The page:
Drunken Boat will be hosting an off-site reading at the 2012 AWP conference in Chicago together with Blackbird, Memorious, and other journals. More details below.
(RSVP on Facebook at http://www.facebook.com/events/287026274693649/)
O, Canada. It’s that time again. When your southern neighbors toy with the quadrennial urge toward your seemingly gentler shores—your healthcare, your bilingual road signs, your blessed absence of Newts and Santorums. Do you hate all of our false promises, our threats? Do we even know who you are?
As the U.S. presidential elections and their attendant conservative bluster loom ever closer, I went back to the “Canadian Strange” issue of DB (Issue #8, 2006), to indulge my migration fantasies. And that issue was strange. And fantastic. It’s worth a second look.
My favorite part of the whole issue, I have to say, are the short stories of Sheila Heti. They’re like mean little fairy tales, exquisite and glittering in their oddness. Heti captures the sadism of children with particular acuity, and the ways they externalize their interior worlds, the way they frame their captors.
One of the stories here is about a very inventive girl, and one who’s quite lazy—and both move swiftly as beads tapped along on a prayer string. At the end, you find not a cross, but an explosion, that’ll leave you reverent for days. If this is Canada, I’m sold.
Cris Beam is the author of two books as well as a memoir called Mother, Stranger which was published in January and is available here http://atavist.net/mother-stranger/
As part of our series spotlighting outstanding pieces from back issues of Drunken Boat, Joe Milazzo comments on Jonathan Minton’s poems from our fourth issue.
Reviving the Digilogue
by Joe Milazzo
What was chance? In the increasingly historical early 2000’s, machine-generated text offered an aesthetic thrill that seems to have since lost a bit of its spark. Opening your email (remember that this was once a morning ritual) and discovering semi-digested chunks of Victorian social realism streaked through the mass of pharmaceutical keywords that had made it past your spam filters could genuinely upset your defaults, and with a suggestive rather than invasive jolt. Such were the marvels, in the Surrealist sense, of venturing out into “cyberspace” (a dead metaphor?) with little but a username and an unsecured password: you could, in your daily rounds, blunder upon an orchid growing out of a dungheap.
Now, maybe it’s just me, but with the rise of social media and the return—vengeful, even Freudian— of the subject, the nature of digital discourse has changed. The Internet is more Baroque than it has ever been, a megaphone of unprecedented volume held close to a mob of personae.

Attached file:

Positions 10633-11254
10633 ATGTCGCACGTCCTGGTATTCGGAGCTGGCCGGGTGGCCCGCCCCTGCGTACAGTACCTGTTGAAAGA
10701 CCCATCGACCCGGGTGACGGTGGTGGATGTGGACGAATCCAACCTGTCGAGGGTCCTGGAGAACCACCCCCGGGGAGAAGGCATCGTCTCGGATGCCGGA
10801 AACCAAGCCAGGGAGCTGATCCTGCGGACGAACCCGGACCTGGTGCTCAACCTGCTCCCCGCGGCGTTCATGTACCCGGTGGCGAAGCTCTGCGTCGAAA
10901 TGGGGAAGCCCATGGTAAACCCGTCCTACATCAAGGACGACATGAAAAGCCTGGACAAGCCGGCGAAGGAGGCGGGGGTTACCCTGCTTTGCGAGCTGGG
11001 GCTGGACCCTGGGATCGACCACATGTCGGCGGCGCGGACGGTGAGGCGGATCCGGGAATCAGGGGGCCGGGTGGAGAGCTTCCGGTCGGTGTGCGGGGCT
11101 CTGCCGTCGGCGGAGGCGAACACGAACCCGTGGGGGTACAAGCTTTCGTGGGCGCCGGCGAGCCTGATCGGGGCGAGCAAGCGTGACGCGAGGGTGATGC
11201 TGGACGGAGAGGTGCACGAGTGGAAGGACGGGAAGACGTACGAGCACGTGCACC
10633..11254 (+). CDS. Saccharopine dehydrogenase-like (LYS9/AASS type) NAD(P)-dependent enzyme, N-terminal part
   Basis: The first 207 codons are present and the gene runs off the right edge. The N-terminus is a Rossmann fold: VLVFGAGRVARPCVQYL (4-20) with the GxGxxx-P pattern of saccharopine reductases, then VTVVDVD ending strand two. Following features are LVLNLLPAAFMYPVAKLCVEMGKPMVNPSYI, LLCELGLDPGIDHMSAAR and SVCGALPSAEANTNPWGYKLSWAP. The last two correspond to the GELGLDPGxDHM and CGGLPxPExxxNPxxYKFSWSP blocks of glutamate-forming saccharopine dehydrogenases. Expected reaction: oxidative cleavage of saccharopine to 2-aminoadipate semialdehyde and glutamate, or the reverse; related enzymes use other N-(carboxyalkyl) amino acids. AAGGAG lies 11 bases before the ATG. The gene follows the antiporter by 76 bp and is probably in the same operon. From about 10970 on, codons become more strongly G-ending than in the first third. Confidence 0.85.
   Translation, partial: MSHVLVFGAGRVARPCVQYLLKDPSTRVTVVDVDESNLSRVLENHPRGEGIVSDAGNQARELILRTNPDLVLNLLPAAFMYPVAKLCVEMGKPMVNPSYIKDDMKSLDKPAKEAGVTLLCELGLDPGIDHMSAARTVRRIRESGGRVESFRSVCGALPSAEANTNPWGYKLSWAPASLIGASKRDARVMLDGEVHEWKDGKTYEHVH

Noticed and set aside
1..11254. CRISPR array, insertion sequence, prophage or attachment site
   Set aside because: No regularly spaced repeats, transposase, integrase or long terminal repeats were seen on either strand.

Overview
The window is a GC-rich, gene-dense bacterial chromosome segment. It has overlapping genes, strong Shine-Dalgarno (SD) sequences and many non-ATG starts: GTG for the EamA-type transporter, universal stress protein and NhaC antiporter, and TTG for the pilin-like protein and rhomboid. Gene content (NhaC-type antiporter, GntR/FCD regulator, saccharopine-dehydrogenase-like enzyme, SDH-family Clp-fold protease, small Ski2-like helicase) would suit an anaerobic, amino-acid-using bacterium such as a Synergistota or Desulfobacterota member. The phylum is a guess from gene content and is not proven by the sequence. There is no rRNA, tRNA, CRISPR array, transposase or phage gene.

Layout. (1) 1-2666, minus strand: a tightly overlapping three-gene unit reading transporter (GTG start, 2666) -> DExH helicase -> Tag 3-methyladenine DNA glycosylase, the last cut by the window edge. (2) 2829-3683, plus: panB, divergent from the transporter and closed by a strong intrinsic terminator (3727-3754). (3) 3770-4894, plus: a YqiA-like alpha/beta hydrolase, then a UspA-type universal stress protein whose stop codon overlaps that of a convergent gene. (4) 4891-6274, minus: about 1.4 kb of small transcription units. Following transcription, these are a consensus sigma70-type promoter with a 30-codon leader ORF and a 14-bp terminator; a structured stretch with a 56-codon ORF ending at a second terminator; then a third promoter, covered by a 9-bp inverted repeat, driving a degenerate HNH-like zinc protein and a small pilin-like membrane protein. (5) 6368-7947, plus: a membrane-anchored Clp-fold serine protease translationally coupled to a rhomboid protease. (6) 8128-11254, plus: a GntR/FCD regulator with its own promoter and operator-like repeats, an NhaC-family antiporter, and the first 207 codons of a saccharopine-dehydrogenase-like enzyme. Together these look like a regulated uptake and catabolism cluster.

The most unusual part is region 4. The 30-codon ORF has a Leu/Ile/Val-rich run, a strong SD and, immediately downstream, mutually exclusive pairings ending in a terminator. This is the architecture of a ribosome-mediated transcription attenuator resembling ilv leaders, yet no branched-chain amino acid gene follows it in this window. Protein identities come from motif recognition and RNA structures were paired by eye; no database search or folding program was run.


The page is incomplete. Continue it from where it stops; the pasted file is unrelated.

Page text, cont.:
But there is a quiet, if insistent, estrangement to be acknowledged in those capitalist cut-ups that have become passé in the era of Google bombing, Wikileaks and trending hashtags. Jonathan Minton’s “Digilogue” (Drunken Boat 4, Spring 2002), however, offers a reminder of the still as-yet unrealized possibilities of a literature that is equally code, and vice versa. The product of an algorithm released into the overlapping textual spaces defined by John Cage, Andre Breton and Charles Tomlinson, these roughly automatic poems come to the reader unbidden, not as inspiration does, yet still much as they did to the author. True, these poems arrive at regular intervals (every 90 seconds), and emerge from an initial set of voluntary or created conditions. Minton has turned the program on, and we have followed first our curiosity—here revealed as a gesture—and then a hyperlink. But the poems that constitute the Digilogue soon become involuntary, obeying their own protocols. Minton compares the results to the weather, a “materialization” of atmospheric conditions, but indifferent to us even as affected by our presence and perceptions. Breathing, or any other relatively hidden biological process that carries on with or without our will, provides another analog. In both instances, the implication remains: these poems are not meant for anything so utilitarian as reading. Rather, these texts are to be appreciated, and at some leisure, for how intent and significance dissolve into their dreamily fidgeting echoes and rhythms. And, like answers to questions never asked, these individual poems do accumulate. Spend enough time in their presence, and you might discover how, as a collection that is constantly reorganizing itself—a set of sub-sets—their formal diversity impresses, and how there is something lovely in their concentration (if such a word even makes sense in this context) on language’s clinamens: conjunctions, pronouns and prepositions, the latter of which Claude Royet-Journoud has identified as the “whole of poetry.” It may carry on independent of our notice and with ostensibly philosophic one-sidedness, yet the more mere attention the Digilogue receives, the livelier it becomes.